They’re Fawning All Over Trump. In Private, They’re Seeking Out Mike Pence.

They’re Fawning All Over Trump. In Private, They’re Seeking Out Mike Pence.

With the GOP presidential primary over in all but name, a huge group of GOP politicians are already vying to be Donald Trump’s running mate. And as they begin jockeying behind the scenes, they’re turning to a surprising source for advice: former Vice President Mike Pence’s team.

Following Trump’s win in Iowa, intermediaries for Rep. Elise Stefanik, South Dakota Gov. Kristi Noem and Sen. Tim Scott have all sought out meetings with a former adviser to Pence this year, asking for intel on how to survive the gantlet of being vetted in a Trump veepstakes. Pence may be roadkill in the Trump universe after their acrimonious breakup at the end of 2020 — and Pence’s ill fated, short-lived presidential campaign last year — but other Republicans hoping to win over Trump are happy to feast on his carrion.

“After everybody started getting out, everybody slowly saw the handwriting on the wall, I started getting phone calls from people who were thinking about, ‘How do we position ourselves?’” said a member of Pence’s political team who has worked to keep a foot planted in Trump world, granted anonymity to speak freely about the conversations.

The talks have been, this person said, preliminary. But that they’re even happening — and that the principals and key staffers involved don’t want anyone to know they’re happening — signal just how politicians are competing but don’t want to be too obvious about their aspirations.

“For the most part, it’s been like ‘Hey, we aren’t really having this conversation,’ and then like, ‘Walk us through it,’” said this person. (A Pence spokesperson declined to comment). Less thirsty but still in the mix is Arkansas Gov. Sarah Huckabee Sanders, Trump’s former press secretary. “I don’t get the sense she’s actively pursuing anything,” the Pence world insider said. She’s in touch with the insider but hasn’t explicitly brought up the vice presidency.

The early advice the Pence insider gives them: “Look at ways to add value,” this person said. “Find ways to be helpful, whether that’s raising money, being a surrogate on the ground or on TV. Be visible to Trump world so they see that you’re helping the cause. And then I think it’s figuring out who you can build relationships within Trump’s orbit — because that’s an ever-shifting orbit.” Some of the questions have been pretty open ended: How does this all work? How many years of taxes should the principal be gathering?

The behind the scenes maneuvering comes as public posturing against Pence has become an early litmus test in the veepstakes. Given Trump’s continued baseless complaints about the outcome of the 2020 election, Pence has been attacked for refusing to use his ceremonial role in the Senate to interfere with the election results and try to block Joe Biden from being certified as president on Jan 6. 2021. “I would not have done what Mike Pence did,” Stefanik said earlier this month on CNN. “I don’t think that was the right approach.”

Openly campaigning for the job of vice president is considered poor form. But that hasn’t stopped many of these candidates from doing so this weekend at the Conservative Political Action Coalition confab at the Gaylord National Resort and Convention Center in National Harbor, Maryland. The event featured Stefanik, Noem, Ohio Sen. J.D. Vance, and Vivek Ramaswamy, and the Pence world insider confirmed he expected to meet directly with at least Noem during her time in D.C.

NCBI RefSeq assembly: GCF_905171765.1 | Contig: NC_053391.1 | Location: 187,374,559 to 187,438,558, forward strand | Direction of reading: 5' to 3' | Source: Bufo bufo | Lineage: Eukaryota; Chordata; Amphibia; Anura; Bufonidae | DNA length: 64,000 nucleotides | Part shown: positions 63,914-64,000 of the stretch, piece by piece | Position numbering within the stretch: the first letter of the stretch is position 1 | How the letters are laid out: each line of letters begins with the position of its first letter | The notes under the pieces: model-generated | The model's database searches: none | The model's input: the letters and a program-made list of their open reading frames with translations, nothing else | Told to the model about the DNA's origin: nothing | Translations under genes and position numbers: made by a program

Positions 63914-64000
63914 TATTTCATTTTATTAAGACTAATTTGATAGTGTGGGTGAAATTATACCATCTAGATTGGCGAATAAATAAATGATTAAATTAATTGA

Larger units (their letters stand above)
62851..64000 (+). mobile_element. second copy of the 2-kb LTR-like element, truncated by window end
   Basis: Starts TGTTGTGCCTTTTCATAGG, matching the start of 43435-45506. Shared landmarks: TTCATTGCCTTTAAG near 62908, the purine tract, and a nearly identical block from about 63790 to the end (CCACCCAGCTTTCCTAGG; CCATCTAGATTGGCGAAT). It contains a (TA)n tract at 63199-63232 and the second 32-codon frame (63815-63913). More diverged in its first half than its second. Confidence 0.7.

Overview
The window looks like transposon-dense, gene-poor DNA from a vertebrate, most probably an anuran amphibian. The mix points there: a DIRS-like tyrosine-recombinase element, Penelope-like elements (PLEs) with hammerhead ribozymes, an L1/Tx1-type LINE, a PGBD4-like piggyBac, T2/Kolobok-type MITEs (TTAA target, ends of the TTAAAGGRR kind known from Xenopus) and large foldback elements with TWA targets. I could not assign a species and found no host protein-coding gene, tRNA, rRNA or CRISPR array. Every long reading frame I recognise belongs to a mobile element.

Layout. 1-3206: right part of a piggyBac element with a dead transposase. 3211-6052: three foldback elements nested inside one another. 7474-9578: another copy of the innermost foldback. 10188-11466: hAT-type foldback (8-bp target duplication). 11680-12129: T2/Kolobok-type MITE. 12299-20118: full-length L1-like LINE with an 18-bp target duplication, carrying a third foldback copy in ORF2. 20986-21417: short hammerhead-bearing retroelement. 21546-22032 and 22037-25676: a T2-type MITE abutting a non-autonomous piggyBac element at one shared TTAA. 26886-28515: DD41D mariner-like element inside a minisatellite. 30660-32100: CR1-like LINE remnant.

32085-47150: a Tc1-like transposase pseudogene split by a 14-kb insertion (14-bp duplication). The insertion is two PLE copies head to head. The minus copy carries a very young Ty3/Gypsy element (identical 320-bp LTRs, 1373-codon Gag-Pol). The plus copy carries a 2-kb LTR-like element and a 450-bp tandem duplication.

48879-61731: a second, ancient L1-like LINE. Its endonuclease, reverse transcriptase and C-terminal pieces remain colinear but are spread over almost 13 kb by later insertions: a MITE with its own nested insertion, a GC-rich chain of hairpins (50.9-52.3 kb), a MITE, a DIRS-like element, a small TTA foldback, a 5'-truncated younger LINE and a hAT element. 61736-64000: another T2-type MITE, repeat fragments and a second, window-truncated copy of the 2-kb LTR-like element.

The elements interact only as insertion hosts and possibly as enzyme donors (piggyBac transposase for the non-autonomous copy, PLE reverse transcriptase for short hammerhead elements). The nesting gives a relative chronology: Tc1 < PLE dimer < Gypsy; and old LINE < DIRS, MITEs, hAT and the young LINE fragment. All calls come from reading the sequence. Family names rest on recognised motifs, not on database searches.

A spokesperson for Stefanik did not respond to a request for comment. A person close to Scott said there had been no such outreach or communications. A Noem spokesman said “No such conversations have taken place. There is no truth to these claims.” A Trump spokesperson did not immediately respond to a question about whether backchanneling with Pence allies would hurt a candidate’s prospects.

There’s a reason they’re coming to a Pence consigliere, of course. Sure, M-i-k-e is now a four-letter word in Trump’s circles, but not long before Jan. 6, and the “hang Mike Pence” chants, Pence was still considered something of a Trump whisperer. Pence and his advisers expertly navigated an Apprentice-like final competition to win a spot on Trump’s ticket. In the summer of 2016, Newt Gingrich flew to Indianapolis on Sean Hannity’s plane to square off against Pence in dueling final interviews with Trump. Meanwhile, Pence and his wife ordered a breakfast quiche from a local grocer and picked flowers from the Indiana governor’s residence at midnight to charm Trump, Ivanka and Don Jr. over brunch later that morning. “It apparently made an impression,” Pence wrote in his memoir So Help Me God.

Though Pence himself is radioactive to large portions of Trump’s base, his close circle of advisers — particularly those who have maintained ties to both camps in the divorce — are a valuable resource to potential vice presidential picks. They know what it’s like to navigate the topsy-turvy Trump orbit.

Chasing a spot on the ballot beneath Trump is like participating in a greased pig contest, with a lot of mud and missed opportunities. It will be filled with mercurial and capricious twists and turns, the Pence insider acknowledged.

“Look, things can change in 100 different ways,” this person said. “Some of that’s beyond your control, you can’t control this, can you be helpful? And can you help him win? And I think that if you can showcase that in some form or fashion, then I think people are going to take notice.”

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